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June 18th, 2019

Society

High Schoolers Can Handle This?

Lenore Skenazy

By Lenore Skenazy

Published April 30, 2019

High Schoolers Can Handle This?
High school seniors in suburban Columbus, Ohio, get to take a class that could well be banned on many college campuses: a political science course where speakers from the most radical groups — from neo-Nazis to die-hard communists — are invited to present their views and answer questions.

Thomas Worthington High School has offered U.S. Political Thought and Radicalism, or "Poli-Rad," since 1975. That's the year when teacher Tom Molnar, now retired, came up with the idea for the class, got it approved and then realized there was no textbook on the topic. A student suggested Molnar invite guest speakers from across the political spectrum, and that's what he did. (It's notable that back then, the principal not only approved this idea but also called it "brilliant.") Now, the school's newer sister school, Worthington Kilbourne High School, offers the class, too.

Over the years, the speakers have included Bill Ayers of the Weather Underground ("Don't be stupid like me when I was younger," he told the class); white supremacist Richard Spencer; and Ramona Africa, sole survivor of the bomb that police dropped on the headquarters of MOVE, the black (and animal) liberation organization to which she belonged.

Today, about half of all seniors take the class, which involves reading up on the 20 or so speakers before they each arrive and then listening and asking questions. WCMH-TV listed the questions the students are asked to focus on, which include: "Why do people become part of these movements?" "Why do they choose the tactics that they do?" and "What are the goals that they hope to achieve?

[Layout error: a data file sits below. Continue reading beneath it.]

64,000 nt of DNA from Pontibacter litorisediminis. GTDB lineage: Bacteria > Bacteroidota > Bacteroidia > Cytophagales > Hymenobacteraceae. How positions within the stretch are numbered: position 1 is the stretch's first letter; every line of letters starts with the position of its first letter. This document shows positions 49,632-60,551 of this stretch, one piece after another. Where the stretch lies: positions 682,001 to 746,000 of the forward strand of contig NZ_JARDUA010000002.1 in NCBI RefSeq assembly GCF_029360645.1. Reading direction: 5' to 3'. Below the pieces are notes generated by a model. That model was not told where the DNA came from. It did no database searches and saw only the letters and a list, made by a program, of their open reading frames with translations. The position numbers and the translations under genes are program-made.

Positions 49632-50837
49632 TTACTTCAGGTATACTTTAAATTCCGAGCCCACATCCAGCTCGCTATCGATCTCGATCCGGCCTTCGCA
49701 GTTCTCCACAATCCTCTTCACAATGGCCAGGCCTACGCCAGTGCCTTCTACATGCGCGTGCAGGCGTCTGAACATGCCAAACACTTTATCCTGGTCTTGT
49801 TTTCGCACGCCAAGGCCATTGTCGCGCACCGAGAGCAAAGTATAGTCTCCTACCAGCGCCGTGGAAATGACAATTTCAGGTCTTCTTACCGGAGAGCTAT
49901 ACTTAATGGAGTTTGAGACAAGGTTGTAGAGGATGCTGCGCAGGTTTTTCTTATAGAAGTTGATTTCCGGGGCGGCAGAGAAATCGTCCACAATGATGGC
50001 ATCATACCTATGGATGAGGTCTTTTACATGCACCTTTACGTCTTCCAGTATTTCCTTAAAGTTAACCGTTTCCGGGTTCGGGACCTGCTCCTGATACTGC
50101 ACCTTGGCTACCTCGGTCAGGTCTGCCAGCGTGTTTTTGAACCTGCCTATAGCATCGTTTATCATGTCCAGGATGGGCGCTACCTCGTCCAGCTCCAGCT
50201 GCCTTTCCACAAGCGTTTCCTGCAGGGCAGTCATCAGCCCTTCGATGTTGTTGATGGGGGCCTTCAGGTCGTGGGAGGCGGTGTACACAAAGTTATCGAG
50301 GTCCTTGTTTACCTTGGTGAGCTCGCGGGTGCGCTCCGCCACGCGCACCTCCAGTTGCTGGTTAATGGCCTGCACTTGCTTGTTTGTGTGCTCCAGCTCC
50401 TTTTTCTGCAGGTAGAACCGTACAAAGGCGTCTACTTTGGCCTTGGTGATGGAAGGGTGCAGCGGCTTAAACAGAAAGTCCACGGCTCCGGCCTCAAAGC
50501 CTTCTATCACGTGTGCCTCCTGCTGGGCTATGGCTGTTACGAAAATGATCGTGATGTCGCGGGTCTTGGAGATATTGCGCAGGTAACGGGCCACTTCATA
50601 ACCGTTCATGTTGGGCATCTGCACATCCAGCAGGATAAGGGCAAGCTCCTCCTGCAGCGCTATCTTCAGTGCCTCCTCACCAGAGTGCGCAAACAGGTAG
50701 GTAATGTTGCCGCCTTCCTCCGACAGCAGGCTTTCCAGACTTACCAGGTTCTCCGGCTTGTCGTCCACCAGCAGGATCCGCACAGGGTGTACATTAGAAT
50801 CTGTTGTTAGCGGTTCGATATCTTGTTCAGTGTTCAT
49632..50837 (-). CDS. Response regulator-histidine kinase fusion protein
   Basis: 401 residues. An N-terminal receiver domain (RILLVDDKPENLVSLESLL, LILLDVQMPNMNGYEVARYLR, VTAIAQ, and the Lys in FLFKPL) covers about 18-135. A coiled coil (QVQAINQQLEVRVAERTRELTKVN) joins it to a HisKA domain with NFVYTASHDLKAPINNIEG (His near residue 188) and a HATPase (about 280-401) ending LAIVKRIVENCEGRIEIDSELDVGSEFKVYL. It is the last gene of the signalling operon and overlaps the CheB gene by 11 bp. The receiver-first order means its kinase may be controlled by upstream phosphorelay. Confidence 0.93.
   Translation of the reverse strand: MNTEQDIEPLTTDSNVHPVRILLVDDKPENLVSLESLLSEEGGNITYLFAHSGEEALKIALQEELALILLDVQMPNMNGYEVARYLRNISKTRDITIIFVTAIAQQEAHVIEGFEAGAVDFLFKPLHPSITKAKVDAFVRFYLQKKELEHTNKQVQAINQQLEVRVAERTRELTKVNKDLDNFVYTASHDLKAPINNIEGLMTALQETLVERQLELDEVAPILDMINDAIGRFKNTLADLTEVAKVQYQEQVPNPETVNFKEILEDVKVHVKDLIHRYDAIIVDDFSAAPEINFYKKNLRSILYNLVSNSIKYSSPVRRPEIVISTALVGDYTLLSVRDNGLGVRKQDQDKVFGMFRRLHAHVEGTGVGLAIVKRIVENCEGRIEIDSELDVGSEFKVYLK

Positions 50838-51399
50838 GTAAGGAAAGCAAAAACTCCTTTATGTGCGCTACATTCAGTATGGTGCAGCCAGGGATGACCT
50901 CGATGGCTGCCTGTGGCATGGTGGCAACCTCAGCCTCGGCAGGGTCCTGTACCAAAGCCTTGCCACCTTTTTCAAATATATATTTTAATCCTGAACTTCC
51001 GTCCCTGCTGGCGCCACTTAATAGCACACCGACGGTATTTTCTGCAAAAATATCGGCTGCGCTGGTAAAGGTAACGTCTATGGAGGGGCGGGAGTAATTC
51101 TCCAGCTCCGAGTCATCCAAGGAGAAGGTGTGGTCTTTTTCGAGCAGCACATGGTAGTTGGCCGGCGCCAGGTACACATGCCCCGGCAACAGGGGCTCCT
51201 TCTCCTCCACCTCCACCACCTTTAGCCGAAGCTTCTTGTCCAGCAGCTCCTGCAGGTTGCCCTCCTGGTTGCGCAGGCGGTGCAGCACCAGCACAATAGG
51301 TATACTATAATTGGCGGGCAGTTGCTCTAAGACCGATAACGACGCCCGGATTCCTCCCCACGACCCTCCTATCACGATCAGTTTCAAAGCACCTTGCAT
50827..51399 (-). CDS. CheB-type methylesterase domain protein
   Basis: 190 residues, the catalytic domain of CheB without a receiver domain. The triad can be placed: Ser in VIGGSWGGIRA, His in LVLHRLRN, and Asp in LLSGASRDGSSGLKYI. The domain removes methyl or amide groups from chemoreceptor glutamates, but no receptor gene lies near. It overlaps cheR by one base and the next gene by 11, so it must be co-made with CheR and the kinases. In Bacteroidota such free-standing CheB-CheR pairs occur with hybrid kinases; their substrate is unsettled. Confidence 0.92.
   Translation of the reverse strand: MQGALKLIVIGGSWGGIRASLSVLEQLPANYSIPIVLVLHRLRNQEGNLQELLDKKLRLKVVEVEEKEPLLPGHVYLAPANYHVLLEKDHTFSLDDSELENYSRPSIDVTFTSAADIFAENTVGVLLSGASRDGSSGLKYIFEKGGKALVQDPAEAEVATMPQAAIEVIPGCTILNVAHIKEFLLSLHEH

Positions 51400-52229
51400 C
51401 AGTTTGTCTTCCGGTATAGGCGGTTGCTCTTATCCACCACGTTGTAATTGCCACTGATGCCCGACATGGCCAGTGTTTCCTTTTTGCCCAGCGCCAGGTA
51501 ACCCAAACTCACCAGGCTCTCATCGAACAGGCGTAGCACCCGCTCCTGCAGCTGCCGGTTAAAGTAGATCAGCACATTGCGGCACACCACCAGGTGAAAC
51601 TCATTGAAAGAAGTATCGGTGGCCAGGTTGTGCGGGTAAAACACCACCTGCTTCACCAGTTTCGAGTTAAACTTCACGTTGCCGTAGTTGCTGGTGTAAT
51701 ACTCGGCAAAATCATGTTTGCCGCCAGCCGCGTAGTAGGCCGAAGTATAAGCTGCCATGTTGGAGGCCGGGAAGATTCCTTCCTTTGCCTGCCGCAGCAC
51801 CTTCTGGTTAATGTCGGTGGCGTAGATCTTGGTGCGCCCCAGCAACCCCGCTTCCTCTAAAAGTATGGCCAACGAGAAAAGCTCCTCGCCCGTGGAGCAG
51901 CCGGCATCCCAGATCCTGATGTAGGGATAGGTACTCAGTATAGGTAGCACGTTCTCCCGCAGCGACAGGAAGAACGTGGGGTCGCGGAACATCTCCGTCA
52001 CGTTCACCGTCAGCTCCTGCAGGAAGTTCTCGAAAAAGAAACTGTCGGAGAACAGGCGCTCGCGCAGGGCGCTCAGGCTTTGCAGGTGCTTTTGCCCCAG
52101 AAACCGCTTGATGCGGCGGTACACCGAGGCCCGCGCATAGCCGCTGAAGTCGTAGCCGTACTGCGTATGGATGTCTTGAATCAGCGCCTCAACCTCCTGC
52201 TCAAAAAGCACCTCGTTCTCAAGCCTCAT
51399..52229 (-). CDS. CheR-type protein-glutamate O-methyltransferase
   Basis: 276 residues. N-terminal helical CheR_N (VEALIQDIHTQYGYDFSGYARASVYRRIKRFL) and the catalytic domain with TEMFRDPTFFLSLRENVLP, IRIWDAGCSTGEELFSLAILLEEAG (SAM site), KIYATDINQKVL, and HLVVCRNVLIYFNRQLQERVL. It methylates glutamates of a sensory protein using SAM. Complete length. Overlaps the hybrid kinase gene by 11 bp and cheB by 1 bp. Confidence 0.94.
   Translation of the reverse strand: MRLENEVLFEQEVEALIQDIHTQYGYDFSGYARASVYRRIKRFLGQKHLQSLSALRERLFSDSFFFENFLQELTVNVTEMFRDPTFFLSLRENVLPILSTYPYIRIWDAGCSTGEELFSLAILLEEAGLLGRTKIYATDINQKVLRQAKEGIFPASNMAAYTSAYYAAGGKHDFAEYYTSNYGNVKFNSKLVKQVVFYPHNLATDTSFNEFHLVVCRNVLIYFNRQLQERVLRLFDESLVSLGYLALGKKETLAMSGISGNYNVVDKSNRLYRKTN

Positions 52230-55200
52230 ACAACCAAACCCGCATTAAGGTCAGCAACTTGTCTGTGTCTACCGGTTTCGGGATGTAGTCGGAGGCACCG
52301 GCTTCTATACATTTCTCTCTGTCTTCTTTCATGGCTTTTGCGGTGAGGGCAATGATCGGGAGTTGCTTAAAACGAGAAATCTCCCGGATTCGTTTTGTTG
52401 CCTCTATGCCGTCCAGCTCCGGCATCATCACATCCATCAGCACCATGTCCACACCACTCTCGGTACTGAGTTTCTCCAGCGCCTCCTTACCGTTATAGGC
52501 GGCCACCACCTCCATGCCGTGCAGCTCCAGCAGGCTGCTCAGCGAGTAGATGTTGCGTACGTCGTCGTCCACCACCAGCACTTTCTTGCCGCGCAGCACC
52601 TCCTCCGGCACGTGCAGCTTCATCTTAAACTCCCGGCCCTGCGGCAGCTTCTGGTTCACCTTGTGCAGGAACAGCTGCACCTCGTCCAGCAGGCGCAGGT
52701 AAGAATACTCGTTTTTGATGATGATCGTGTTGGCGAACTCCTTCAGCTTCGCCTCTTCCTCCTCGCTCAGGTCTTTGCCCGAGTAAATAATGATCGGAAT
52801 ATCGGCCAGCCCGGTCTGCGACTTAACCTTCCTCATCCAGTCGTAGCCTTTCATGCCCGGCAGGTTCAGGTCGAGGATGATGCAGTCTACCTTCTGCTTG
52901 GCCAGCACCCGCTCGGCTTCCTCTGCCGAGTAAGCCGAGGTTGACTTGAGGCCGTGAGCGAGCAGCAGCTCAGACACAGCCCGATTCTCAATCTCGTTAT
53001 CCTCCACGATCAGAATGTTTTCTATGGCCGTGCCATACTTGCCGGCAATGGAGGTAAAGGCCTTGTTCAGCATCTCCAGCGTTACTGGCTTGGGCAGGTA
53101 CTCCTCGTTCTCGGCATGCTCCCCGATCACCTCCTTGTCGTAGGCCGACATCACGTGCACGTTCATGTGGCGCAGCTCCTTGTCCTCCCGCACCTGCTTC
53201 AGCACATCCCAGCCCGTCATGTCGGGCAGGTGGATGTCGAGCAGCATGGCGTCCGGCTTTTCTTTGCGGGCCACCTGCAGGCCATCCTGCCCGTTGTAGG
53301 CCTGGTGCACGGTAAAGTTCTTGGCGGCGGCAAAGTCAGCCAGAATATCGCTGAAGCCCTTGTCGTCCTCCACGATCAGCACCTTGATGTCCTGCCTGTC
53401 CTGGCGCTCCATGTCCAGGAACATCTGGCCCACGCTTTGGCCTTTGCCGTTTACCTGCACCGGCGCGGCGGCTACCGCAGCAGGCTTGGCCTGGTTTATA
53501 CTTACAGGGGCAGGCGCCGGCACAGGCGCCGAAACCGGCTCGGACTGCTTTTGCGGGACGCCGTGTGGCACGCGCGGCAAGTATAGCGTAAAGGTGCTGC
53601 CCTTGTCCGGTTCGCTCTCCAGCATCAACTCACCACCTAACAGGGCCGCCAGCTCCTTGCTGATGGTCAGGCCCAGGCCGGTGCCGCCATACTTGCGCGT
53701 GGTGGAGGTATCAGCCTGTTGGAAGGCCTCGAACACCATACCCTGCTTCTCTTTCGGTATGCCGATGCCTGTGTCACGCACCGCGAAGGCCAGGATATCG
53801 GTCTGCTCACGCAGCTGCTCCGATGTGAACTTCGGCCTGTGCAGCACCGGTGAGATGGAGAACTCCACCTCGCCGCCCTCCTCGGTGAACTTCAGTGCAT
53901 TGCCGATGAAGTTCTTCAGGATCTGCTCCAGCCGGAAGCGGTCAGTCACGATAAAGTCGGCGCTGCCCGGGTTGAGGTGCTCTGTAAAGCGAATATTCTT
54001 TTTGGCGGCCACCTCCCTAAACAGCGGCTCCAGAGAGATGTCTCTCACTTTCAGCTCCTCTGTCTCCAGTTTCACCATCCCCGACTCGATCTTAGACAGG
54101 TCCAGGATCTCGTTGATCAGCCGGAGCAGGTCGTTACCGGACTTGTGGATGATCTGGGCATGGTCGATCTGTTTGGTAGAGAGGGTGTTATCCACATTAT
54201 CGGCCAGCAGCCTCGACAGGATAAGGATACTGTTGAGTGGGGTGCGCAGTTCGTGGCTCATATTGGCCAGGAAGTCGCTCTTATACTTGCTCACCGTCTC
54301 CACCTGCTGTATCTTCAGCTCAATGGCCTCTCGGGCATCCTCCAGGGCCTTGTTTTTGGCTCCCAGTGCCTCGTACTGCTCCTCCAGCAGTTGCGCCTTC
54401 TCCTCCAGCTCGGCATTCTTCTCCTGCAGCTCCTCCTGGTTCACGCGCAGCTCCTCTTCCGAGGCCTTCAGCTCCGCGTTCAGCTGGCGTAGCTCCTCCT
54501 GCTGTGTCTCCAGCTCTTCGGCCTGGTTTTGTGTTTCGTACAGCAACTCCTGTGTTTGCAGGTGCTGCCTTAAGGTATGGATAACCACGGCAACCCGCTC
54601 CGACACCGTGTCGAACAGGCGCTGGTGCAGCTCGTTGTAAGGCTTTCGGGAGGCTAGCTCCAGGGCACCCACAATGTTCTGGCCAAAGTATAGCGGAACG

Judi Galasso, who co-teaches the class today, told Julie Carr Smyth of the Associated Press that, "in 2019, no school board in America would approve a class like this, but in Worthington, there's no way you could get rid of it." The school's principal, Pete Scully, told Smyth: "In 2019, our teachers generally are like, 'You know what? Let's redirect to a different topic, because that one sounds like it's loaded with land mines.'" Scully says, "The idea of poli-rad is, you know what, let's explore all those land mines and talk about them."

Unlike some college professors, who find themselves unable to discuss a controversial topic without being accused of endorsing it, at Worthington, there seems to be a solid understanding that there is a difference between studying radicalization and actually radicalizing students. In fact, the idea of "Let's explore all those land mines" is probably the most radical idea to which the kids are being exposed.

The students — past and present — seem grateful for this, as well as for their school's trust that they could handle it. As the AP reports:

"Senior Tori Banks, 18, who took the course last semester, said it helped her expand her views and learn tolerance.

"'If I weren't in the class and I saw some of these speakers or people of certain stances walking around, I may feel uncomfortable,' she said. 'But I think the way we do it in poli-rad is a very safe environment.'"

Normally, calling a class a "safe environment" is a ridiculous overstatement. It implies that, somehow, other classes or venues are unsafe, simply because students will be hearing ideas that they disagree with or that make them uncomfortable.

But in Worthington's case, the "safe" term is earned. The students aren't hearing a white supremacist at a rally in Charlottesville, and they aren't bunking with the MOVE folks in Philly.

What they are getting instead is the chance to hear from an array of speakers outside the mainstream, as well as the ever-more-rare chance to be treated as thoughtful humans who can grapple with ideas and people they disagree with — and not be harmed in the process.

As student Jonathan Conrad wrote in the school paper in 2016, the class "not only gives students an opportunity to hear major figures from all sides of the political spectrum, but it also gives students the opportunity to form their own beliefs away from parental influence."

Let's hope he gets some more of that at college.

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